“What are you doing in here?” asked a hulking mass that blotted out the lantern light behind it.
Slime dripped from the creature, splattering on the table while Mrank shrunk back, cowering against the plush velvet upholstery of his booth seat. He held his hands up for mercy, too terrified to do anything but blubber a prayer to Imrei who watches over those who sneak amongst the shadows.
“Shut your damn mouth, you idiot,” the creature whispered harshly. “Do you want everyone to hear you praying to the goddess of thieves?”
A glimmer of comprehension penetrated the fog in Mrank’s head. That voice sounded awfully familiar. Either the creature had consumed his partner and taken his form, or it was actually… “Mrink?”
“It’s been four hours,” Mrink said. “I got tired of waiting for you to come back. Let’s go.”
Too numb to speak, Mrank could only allow himself to be dragged from the booth. They were nearly at the door when he remembered he had yet to pay for his drinks. The coins in his purse all looked the same, so he plucked four at random and handed them to the serving boy, who seemed to have sprouted horns from his forehead at some point in the evening.
The boy’s eyes lit up. He clutched the coins to his heart and bowed deeply several times, babbling excitedly all the while. Mrink had no idea what the kid was saying, but he didn’t have much time to puzzle it over since he was otherwise occupied with being dragged into the street by the wrist. A swarm of tiny needles stung him from above, and it was only after looking directly into the sky and flinching away from the drops falling into his eyes and mouth that he realized it was raining heavily.
“Did you mean to give that kid silver dihrm?” Mrink asked as they hurried to the cart. “That’s probably more coin than he earns in a year.”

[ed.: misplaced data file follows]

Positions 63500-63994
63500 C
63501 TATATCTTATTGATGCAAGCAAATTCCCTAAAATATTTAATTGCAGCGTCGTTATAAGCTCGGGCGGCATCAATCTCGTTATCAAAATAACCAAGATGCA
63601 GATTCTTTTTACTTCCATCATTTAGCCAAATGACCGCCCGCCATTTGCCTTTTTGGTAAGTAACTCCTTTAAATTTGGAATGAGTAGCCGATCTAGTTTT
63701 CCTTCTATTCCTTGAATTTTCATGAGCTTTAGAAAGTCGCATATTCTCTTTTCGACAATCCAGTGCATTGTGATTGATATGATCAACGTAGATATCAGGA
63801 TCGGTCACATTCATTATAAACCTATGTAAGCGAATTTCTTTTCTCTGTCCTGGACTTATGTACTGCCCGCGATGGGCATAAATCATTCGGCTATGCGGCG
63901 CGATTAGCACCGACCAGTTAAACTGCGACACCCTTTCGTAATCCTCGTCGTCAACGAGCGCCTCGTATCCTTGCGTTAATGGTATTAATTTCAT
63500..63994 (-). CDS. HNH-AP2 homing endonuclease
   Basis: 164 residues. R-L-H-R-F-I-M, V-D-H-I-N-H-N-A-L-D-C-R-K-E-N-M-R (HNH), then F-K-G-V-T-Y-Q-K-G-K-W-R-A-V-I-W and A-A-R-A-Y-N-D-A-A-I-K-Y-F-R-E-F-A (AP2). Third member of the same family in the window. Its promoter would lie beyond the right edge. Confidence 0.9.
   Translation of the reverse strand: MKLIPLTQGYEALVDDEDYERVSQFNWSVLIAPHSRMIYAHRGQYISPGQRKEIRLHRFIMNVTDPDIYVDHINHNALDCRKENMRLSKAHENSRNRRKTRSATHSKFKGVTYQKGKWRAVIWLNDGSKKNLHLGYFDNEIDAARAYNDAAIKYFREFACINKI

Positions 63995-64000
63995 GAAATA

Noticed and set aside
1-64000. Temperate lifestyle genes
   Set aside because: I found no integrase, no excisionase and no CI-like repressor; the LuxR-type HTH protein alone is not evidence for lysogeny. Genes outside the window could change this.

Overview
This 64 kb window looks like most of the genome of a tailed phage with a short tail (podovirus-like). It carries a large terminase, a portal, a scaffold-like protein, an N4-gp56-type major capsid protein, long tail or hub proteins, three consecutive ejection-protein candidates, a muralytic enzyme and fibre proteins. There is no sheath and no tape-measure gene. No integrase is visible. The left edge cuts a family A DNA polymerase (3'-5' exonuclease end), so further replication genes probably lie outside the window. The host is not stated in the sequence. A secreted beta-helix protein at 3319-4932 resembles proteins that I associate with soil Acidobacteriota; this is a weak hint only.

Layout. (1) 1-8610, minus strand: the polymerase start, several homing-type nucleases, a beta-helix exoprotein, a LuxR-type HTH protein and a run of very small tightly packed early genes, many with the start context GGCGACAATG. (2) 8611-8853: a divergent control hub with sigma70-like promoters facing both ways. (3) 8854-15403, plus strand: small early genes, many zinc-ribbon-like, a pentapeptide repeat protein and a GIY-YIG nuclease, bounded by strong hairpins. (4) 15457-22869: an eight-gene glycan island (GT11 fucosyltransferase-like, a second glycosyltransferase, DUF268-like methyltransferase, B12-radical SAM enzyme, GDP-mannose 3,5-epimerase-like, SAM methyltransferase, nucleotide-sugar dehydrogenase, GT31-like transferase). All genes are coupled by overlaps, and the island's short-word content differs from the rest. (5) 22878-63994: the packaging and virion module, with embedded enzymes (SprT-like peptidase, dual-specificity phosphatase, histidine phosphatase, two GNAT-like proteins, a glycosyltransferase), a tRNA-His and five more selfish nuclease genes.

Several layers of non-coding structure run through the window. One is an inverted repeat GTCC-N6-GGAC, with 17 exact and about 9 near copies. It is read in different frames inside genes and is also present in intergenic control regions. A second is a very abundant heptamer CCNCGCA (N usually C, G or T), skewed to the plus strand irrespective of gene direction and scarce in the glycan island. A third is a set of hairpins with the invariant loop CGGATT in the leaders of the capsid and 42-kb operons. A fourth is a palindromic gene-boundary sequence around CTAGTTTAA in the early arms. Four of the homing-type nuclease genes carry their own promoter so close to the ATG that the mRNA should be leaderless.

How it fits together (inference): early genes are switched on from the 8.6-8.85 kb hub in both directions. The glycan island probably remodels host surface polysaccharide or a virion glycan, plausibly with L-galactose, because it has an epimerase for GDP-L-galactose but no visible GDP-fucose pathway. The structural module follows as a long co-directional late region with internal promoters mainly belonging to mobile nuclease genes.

Mrink didn’t answer. It was all he could do to climb into the driver’s seat of the cart. The tiny awning extending out from the covered portion of the cart did little to keep the rain from splashing on his face, and he belatedly remembered to draw his cloak closed and pull the hood up over his head. Thus protected from the worst of the stormy weather, he reached for the reins… and missed.
“Gods, you really are smashed, aren’t you?” Mrink said. “I’ll drive. You focus on trying not to fall off the cart.”
Fingers aching from his labors atop the temple, Mrink took the reins and set the mule to walking. It immediately became apparent that Svevavevrum had not been built for rain. Decades of fine-grained sand that had been ground against the wide stone cobbles beneath boots and wheels had polished them to a slippery sheen. The selfsame sand normally provided enough friction for pedestrians and carts to keep their footing with little issue, but the sudden deluge of rainwater had washed away the only thing keeping the streets from becoming veritable sheets of glass. The irony was not lost on Mrink as he urged the poor mule away from the temple and towards the long climb to the Yislah’s villa. The entire heist had relied on Mrink swapping out the real windows for his fake sugar glass, and now that they’d successfully swiped the last of them, all forty-two priceless panes in the back of the cart were at risk of being smashed because the streets had become as slick as anything he could have produced in his workshop.